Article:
European Central Bank President Mario Draghi pushed European Union leaders for clarity on the future of the euro on Thursday. But Germany still chose to skirt a critical area of disagreement with its partners.
During a closed-door session in Brussels, Draghi told EU leaders that the most important thing they could do would be to set out a clear path forward for the monetary union, according to two officials familiar with deliberations.
When Portugal later called for a specific commitment to discuss banking union at an upcoming summit in June, German Chancellor Angela Merkel said such language wasn’t warranted, the officials said, asking not to be named because the talks were private. A spokesman for Merkel didn’t immediately respond to a request for comment.
The dance between Europe’s two most powerful policy makers shows the balancing act they’re engaged in as they try to consolidate the economic gains of recent years while keeping their different constituencies on board.
Merkel, struggling to reassure her voters that she can get a grip on immigration flows, is sensitive to the risk of a domestic backlash against underwriting bank deposits in the rest of the bloc; Draghi has already faced German dissent in his battle to fan inflation across the currency union.
At Thursday’s summit, Draghi said the ECB has “no alternative” to its recent rate cuts and monetary policy actions, and he encouraged them to support the central bank by reassuring savers, insurers and bankers about potential market distortions or risks to financial stability from the latest stimulus efforts. Draghi also spoke to reporters after leaders wrapped up the economic part of their deliberations and he left the meeting.
“I made clear that even though monetary policy has been really the only policy driving the recovery in the last few years, it cannot address some basic structural weaknesses of the euro-zone economy,” Draghi said. He also pledged that rates would stay low and that the ECB would use “all the appropriate instruments” as the outlook requires. An ECB spokesman declined to comment on the private discussions.
The ECB chief is seeking to shore up his support after unleashing an unprecedented package of rate cuts, increased bond-buying and other measures last week. Unveiling the plans, Draghi said the central bank is done with the “nein zu allem — no to everything” mentality that some nations have expressed in the past.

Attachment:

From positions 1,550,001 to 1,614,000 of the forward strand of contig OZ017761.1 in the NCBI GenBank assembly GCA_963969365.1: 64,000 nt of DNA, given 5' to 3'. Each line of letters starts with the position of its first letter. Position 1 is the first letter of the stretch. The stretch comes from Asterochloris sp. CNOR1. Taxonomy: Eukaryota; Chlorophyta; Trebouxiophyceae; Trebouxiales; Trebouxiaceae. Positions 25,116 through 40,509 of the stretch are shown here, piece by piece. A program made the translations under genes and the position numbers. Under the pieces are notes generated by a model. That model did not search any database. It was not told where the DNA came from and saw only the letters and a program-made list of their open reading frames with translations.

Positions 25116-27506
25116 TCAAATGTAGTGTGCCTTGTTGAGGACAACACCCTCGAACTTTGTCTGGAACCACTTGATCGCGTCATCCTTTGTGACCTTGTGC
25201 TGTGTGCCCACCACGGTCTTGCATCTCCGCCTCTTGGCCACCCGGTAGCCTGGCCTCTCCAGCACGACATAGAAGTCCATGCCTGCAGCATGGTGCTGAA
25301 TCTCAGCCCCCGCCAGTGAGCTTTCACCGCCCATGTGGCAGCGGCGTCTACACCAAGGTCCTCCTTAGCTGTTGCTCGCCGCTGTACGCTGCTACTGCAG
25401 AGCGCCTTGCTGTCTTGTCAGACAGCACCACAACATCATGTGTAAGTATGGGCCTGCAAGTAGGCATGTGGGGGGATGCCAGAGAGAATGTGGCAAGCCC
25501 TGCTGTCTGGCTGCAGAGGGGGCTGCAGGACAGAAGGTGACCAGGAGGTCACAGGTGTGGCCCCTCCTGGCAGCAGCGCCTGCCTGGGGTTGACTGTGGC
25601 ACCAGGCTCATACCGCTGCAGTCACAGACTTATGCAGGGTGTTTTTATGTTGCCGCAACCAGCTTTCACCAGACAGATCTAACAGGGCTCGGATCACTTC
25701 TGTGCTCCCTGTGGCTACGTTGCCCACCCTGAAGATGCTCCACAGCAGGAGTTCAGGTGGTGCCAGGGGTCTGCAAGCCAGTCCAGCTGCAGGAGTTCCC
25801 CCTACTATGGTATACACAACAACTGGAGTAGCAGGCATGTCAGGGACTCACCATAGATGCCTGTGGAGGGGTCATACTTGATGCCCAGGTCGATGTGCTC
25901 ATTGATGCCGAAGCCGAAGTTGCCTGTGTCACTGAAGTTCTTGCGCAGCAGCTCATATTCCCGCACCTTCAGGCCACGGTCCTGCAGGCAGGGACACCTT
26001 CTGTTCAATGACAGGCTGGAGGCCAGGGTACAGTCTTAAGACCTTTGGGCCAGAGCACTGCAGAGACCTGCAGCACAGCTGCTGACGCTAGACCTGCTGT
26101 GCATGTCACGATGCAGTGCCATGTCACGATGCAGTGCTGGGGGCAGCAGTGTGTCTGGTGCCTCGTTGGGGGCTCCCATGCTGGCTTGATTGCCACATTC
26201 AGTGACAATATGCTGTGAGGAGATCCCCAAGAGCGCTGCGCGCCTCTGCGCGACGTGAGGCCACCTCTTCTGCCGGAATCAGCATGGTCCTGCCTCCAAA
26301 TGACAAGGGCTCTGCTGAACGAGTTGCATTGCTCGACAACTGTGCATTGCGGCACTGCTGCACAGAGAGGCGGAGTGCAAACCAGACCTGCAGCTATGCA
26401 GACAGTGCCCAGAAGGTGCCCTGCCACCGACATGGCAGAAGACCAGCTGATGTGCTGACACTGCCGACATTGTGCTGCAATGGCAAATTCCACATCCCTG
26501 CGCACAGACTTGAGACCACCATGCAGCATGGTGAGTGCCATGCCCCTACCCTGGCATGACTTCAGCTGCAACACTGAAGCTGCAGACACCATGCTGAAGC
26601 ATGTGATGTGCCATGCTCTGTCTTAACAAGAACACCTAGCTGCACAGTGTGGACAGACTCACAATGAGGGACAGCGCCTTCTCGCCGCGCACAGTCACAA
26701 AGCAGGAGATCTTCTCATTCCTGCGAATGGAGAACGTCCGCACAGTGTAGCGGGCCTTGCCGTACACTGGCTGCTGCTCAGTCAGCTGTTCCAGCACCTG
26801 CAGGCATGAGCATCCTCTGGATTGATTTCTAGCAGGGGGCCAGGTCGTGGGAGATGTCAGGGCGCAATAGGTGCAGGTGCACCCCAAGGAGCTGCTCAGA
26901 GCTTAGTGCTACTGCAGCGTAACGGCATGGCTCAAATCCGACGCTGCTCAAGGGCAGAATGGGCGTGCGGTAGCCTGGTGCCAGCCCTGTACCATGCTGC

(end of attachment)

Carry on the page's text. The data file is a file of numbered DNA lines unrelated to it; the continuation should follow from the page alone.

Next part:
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Draghi also told the leaders on Thursday that there are limits to what monetary policy can accomplish on its own, and he urged them to make the most of fiscal space and structural reforms that can boost employment, the officials said. Draghi said savers should be reminded to focus on real interest rates, not nominal rate levels, and that banks and insurers should adjust their business models to monetary policy as needed.
European Commission President Jean-Claude Juncker responded by reminding the central bank chief that governments are restrained by EU custom from commenting on monetary policy. At the same time, the officials said, he told the leaders that he supported the ECB’s recent actions and felt they could be a “game changer” for the economic outlook.
One particular area of German opposition has been further moves on banking union. The euro area has already adopted common banking supervision and resolution frameworks, while stopping short of creating a common deposit insurance framework.
Germany has said it can’t proceed with pooling guarantees until the euro area has addressed broader questions about sovereign debt risk and financial stability. Draghi identified the euro area’s lack of joint deposit insurance as one of the main policy changes facing the EU, in February comments to the European Parliament.
In their final conclusions on Thursday, leaders pledged to “discuss the progress achieved in the work toward completing the Economic and Monetary Union” — leaving out the phrase “notably the banking union” that Portugal had asked to insert, the officials said.
–With assistance from Patrick Donahue and John Follain To contact the reporters on this story: Rebecca Christie in Brussels at firstname.lastname@example.org, Karl Stagno Navarra in Brussels at email@example.com. To contact the editors responsible for this story: Alan Crawford at firstname.lastname@example.org, Ben Sills, Celeste Perri
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